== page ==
Four in 10 Cases of Homelessness in London Due to Eviction

A homeless man sleeps at the entrance to a fine art gallery selling 19th and 20th century paintings in London Luke MacGregor/REUTERS

Government figures have shown that rising evictions in London are a major cause of homelessness in the city and far above national levels, with some reports suggesting that as many as four in 10 cases of homelessness are due to eviction.

A Department for Communities and Local Government report on statutory homelessness, released in December says that there are there were 4,340 homeless households in London in the third quarter of 2014. Although this is a 2% decrease from last year, London still accounts for 31% of all homeless households in the UK.

The government's definitions of homelessness are considered arcane by many. Statutory homelessness refers to households who are legally defined as homeless and thus qualify for housing assistance from the council, but in order to be registered as such, you have to meet certain criteria.

There are, according to Tim Davies, a spokesman for the homelessness charity Crisis, a large number of people who fall outside this definition. It does not, for example, include rough sleeping - which the government defines as people sleeping in the open air, or within a structure that is not meant for habitation. It also does not include people who are in temporary shelters or hostels. A 2013 government report on sleeping rough indicated that London had 543 rough sleepers, a 22% increase from 2011, and also 22% of the entire national figure.

These cases of statutory homelessness often end with people being moved outside the capital. Davies says that while homelessness due to eviction is increasing, there is also "a rise in London councils placing people in housing outside their local area. This is due to a chronic lack of affordable housing, combined with cuts, particularly to housing benefit – many councils in London really struggle to find affordable property in the private sector for homeless people at the LHA rate."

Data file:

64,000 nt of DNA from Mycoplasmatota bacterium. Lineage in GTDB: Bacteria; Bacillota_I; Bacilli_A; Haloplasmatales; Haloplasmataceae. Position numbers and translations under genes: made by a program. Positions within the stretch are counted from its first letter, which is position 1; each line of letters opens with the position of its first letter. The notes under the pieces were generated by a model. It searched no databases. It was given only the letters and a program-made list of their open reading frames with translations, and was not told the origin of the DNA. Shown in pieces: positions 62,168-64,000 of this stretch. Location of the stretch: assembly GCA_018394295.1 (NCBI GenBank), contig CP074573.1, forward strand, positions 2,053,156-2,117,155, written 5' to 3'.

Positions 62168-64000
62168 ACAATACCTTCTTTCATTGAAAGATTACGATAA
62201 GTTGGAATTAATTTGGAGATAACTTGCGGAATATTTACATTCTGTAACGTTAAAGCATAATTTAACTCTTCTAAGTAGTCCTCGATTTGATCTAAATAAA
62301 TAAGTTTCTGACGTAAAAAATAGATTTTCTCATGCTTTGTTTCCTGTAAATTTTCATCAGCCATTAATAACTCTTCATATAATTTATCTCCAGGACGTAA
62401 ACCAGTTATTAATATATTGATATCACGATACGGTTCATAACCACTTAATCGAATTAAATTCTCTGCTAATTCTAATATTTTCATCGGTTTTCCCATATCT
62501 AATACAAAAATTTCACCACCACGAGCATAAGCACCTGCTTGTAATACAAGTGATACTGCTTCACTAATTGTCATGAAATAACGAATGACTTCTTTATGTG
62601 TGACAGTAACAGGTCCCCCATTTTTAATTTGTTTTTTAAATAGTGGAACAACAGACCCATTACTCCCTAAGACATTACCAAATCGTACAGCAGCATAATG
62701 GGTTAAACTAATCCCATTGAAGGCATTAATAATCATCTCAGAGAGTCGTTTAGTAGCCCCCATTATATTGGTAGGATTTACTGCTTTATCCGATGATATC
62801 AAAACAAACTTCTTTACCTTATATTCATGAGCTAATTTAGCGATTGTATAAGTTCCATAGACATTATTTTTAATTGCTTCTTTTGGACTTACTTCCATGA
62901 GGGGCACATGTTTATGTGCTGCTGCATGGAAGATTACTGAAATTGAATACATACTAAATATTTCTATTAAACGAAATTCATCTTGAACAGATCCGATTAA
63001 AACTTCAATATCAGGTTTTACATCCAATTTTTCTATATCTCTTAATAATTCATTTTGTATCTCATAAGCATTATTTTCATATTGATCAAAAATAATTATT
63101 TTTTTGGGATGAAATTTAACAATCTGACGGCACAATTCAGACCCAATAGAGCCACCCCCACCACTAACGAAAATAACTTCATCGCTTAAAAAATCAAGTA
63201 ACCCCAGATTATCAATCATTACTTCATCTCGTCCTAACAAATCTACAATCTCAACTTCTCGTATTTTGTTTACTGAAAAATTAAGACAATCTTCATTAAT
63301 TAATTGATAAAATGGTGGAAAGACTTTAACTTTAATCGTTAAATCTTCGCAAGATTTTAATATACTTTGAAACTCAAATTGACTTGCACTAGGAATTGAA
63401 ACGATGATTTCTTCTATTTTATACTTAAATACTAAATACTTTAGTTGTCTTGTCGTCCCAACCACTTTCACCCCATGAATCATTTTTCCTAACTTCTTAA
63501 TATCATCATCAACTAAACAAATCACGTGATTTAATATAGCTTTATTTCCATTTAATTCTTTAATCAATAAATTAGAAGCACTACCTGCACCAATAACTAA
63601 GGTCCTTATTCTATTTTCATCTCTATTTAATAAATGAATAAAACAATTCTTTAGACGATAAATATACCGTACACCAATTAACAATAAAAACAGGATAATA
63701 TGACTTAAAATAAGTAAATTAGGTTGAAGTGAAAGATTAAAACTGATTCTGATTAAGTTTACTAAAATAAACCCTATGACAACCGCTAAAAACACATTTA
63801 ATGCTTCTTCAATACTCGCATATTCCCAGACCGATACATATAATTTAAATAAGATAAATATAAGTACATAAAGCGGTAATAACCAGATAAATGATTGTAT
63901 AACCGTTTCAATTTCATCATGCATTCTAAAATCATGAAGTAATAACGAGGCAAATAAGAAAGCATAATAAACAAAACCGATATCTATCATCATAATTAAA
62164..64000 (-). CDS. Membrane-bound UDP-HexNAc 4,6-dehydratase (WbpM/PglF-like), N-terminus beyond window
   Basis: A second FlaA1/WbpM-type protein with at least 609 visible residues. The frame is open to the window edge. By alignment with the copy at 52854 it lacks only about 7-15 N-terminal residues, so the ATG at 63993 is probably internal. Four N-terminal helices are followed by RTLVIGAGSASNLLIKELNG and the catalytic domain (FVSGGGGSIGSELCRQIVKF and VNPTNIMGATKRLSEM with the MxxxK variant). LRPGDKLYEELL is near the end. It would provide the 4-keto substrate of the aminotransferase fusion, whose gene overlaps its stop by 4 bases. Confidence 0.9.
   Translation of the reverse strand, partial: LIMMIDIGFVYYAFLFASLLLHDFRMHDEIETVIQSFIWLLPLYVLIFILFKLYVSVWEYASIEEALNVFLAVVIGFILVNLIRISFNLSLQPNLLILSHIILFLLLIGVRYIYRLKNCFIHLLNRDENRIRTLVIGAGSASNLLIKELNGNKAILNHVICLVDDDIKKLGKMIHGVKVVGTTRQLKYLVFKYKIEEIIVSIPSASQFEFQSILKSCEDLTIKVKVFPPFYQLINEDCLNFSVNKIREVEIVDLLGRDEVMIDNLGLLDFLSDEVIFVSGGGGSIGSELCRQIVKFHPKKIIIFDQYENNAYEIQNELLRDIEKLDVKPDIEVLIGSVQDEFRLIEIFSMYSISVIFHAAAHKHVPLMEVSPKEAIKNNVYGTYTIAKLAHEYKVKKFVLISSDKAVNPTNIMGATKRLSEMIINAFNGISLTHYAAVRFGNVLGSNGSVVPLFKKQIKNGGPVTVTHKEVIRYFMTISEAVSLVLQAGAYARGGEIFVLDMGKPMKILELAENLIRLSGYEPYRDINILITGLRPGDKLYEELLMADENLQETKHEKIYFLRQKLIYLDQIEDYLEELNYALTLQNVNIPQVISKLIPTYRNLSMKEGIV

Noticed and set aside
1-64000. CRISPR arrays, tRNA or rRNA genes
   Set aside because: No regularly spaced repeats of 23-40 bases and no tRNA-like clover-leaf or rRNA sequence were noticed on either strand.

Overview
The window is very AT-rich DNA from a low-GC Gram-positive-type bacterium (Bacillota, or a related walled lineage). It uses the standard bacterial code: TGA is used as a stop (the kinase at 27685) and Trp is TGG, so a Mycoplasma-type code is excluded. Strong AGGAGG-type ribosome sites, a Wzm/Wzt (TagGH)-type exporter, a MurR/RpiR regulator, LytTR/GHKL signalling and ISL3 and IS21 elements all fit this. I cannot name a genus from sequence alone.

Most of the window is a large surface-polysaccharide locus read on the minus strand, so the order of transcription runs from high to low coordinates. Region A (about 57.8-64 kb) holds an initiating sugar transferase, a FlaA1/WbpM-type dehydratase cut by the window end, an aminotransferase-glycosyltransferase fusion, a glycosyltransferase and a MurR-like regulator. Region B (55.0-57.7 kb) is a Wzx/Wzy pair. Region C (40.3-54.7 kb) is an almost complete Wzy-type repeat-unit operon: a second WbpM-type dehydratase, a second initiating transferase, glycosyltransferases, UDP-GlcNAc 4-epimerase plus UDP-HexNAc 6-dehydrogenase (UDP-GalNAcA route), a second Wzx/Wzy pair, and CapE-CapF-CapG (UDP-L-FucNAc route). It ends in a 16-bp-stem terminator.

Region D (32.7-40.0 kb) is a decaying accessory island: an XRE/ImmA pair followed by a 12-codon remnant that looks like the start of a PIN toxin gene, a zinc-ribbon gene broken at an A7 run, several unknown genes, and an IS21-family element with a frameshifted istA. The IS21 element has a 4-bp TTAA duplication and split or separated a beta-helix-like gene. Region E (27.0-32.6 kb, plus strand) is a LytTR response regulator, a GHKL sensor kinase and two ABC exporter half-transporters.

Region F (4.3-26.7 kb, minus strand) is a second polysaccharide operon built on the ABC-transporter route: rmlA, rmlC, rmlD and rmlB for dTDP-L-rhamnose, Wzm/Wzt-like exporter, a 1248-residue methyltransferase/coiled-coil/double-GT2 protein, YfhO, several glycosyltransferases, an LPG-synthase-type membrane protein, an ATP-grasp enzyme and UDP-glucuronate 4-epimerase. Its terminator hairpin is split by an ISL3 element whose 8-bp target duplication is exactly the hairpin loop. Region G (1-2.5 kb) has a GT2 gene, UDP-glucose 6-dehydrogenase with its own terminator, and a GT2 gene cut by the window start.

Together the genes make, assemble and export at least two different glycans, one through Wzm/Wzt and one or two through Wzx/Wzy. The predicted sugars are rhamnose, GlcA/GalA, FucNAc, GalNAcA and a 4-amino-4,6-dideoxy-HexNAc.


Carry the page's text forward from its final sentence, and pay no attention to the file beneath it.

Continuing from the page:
London's rising cost of living and benefit cuts means that many people are finding it increasingly difficult to afford their rent, although housing is becoming more prominent on the political agenda with Diane Abbott, the MP for Hackney North and Stoke Newington, has called for rent controls in London and the residents of an east London estate successfully protested against an American investor who had bough it and who was planning on more than doubling rents. The U.S.-based company then sold it to a charitable trust.

In November last year, Conservative MPs filibustered an attempt to ban the controversial practice of revenge evictions, where tenants are thrown out for reporting inadequate living conditions. The cross-party bill ran out of time in a second reading where only 60 MPs turned up, according to renter rights campaign, Generation Rent.

In response to the filibuster, Diane Abbott called for rent controls in London to be set at 50% of the local council tax bill. Writing to the UK prime minister David Cameron, Abbott said: "A major international city without measures to stabilise rent runs the risk of rents spiralling out of people's reach. It is no coincidence that New York, Paris and Berlin all have some version of rent control. For too long politicians have rejected any form of rent controls but it is time to look at the issue again."